Raiders Inside Slant

Not even Barret Robbins was willing to speculate that his return to the starting lineup was the catalyst for the Raiders' offensive outburst -- their first of the year including exhibition games.<BR><BR>

"I'm not going to sit here and do that," the Oakland Raiders center said after the team nearly doubled its scoring average and gained more than 400 yards for the first time in 15 games dating back to last November.

"I don't think it is fair to anybody. I know everybody out there raised their level of play and it helped us to win. As long as we keep doing that we are going to be a better football team."

And yet, there was something about the return of Robbins. Some have suggested Robbins gives quarterback Rich Gannon a comfort zone. Others believe his size and physical style makes a difference. A third opinion says as a traffic controller in the middle of the offense, he is unmatched.

Coach Bill Callahan said Robbins graded out "very good. His play was outstanding and everything that he did, from lining up, communication, calls, double calls, new directional calls on audibles, allowed us to make a big play on Charlie Garner's touchdown run."

He was also involved in the audible and protection calls he made on Alvis Whitted's touchdown reception. Those two touchdowns brought the Raiders from a 31-17 deficit to 31-24 and to tie the game and send it into overtime.

But beyond his apparent effect on the team's offense, there was the aspect of personal redemption. Robbins was making his first start since walking out on the club two days prior to the Super Bowl in January. In between, he has gone through counseling for alcoholism and treatment for bipolar disorder.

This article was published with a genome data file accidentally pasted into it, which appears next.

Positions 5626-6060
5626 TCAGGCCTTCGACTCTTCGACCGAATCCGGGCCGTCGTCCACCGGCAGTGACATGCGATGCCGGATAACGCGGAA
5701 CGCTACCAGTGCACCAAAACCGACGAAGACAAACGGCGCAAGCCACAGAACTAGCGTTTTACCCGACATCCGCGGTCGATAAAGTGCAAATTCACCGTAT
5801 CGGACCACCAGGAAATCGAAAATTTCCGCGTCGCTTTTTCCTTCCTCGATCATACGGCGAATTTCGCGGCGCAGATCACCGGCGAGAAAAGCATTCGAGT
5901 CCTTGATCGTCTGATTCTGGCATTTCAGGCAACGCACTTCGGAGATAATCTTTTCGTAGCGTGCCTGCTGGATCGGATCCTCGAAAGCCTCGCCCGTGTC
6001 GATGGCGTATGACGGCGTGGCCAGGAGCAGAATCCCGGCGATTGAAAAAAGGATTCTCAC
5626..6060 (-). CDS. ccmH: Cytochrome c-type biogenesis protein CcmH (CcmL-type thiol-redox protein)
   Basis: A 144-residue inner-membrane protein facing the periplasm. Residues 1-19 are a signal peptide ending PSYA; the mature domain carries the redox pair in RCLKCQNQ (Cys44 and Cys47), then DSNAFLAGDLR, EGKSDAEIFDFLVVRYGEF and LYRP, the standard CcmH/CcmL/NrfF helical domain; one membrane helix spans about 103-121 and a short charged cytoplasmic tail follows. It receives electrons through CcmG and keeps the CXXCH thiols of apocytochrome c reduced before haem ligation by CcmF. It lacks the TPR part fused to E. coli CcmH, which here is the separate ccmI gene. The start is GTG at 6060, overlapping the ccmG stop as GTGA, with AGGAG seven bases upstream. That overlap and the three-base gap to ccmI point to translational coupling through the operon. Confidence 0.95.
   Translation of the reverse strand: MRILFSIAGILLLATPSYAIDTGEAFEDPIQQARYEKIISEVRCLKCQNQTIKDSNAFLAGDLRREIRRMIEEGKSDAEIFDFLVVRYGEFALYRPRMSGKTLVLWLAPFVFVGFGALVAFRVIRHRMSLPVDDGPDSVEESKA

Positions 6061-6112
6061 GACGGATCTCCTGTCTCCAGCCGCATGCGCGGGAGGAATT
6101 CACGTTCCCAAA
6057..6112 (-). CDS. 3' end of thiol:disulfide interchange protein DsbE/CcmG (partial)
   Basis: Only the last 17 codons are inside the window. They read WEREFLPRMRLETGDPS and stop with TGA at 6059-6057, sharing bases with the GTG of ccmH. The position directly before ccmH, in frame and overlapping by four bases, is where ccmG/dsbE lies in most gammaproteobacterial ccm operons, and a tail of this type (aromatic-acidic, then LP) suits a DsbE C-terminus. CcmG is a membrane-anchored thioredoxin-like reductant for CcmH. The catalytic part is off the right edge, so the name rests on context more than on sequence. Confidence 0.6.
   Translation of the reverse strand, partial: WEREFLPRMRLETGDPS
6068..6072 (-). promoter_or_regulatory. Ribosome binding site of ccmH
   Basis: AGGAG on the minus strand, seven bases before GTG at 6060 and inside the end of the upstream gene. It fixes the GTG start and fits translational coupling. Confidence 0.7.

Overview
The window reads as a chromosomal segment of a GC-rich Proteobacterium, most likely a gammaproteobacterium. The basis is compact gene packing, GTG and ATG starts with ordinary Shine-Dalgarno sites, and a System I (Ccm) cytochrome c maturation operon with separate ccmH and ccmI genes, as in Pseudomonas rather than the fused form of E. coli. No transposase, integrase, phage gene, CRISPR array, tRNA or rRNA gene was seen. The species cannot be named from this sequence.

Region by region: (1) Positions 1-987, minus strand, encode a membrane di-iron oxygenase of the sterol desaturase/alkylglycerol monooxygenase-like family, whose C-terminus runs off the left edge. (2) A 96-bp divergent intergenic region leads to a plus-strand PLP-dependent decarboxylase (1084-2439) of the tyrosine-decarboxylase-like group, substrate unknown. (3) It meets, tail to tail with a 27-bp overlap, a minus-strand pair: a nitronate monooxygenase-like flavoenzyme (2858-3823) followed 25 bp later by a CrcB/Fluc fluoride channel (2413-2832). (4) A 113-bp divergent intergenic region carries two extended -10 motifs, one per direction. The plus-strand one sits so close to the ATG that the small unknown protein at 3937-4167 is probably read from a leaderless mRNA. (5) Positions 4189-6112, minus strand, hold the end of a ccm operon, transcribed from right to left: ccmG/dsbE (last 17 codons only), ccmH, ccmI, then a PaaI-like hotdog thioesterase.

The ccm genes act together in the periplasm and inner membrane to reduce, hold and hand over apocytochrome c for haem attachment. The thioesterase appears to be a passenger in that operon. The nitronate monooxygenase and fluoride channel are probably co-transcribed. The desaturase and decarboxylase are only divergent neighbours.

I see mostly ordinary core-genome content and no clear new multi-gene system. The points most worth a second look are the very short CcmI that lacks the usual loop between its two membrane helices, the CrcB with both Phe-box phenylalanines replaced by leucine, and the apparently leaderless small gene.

He admitted to excitement being back in a position he was unsure he would ever get the chance to return to.

"It was also a calm for me, too," he said. "It's something I have done for a long time and something I love to do. Getting out there where I could exhale and get away from all the extra stuff -- the questions and all the stuff that has gone along with this comeback and made it so hard.

"It was kind of my time to do what I do. It's a new start for me, it really is. I believe that and I am just excited about where I can go."


--LB Bill Romanowski will proceed with further tests for repeated concussions this week. He is uncertain whether he will be cleared to practice but he is suffering from post-concussion syndrome and it caused his consecutive game streak to end at 243.

--LB Travian Smith replaced Romanowski in the lineup. A six-year veteran, he made several key plays to help the Raiders rally in their rush defense. He has not been told whether he will start this week.

--RT Lincoln Kennedy has a tear in his left calf and missed his second game in a career that started in Oakland in 1996. The other was also a torn calf, but in the other leg. He said he hoped to play this week in Chicago but conceded that replacement Langston Walker played well.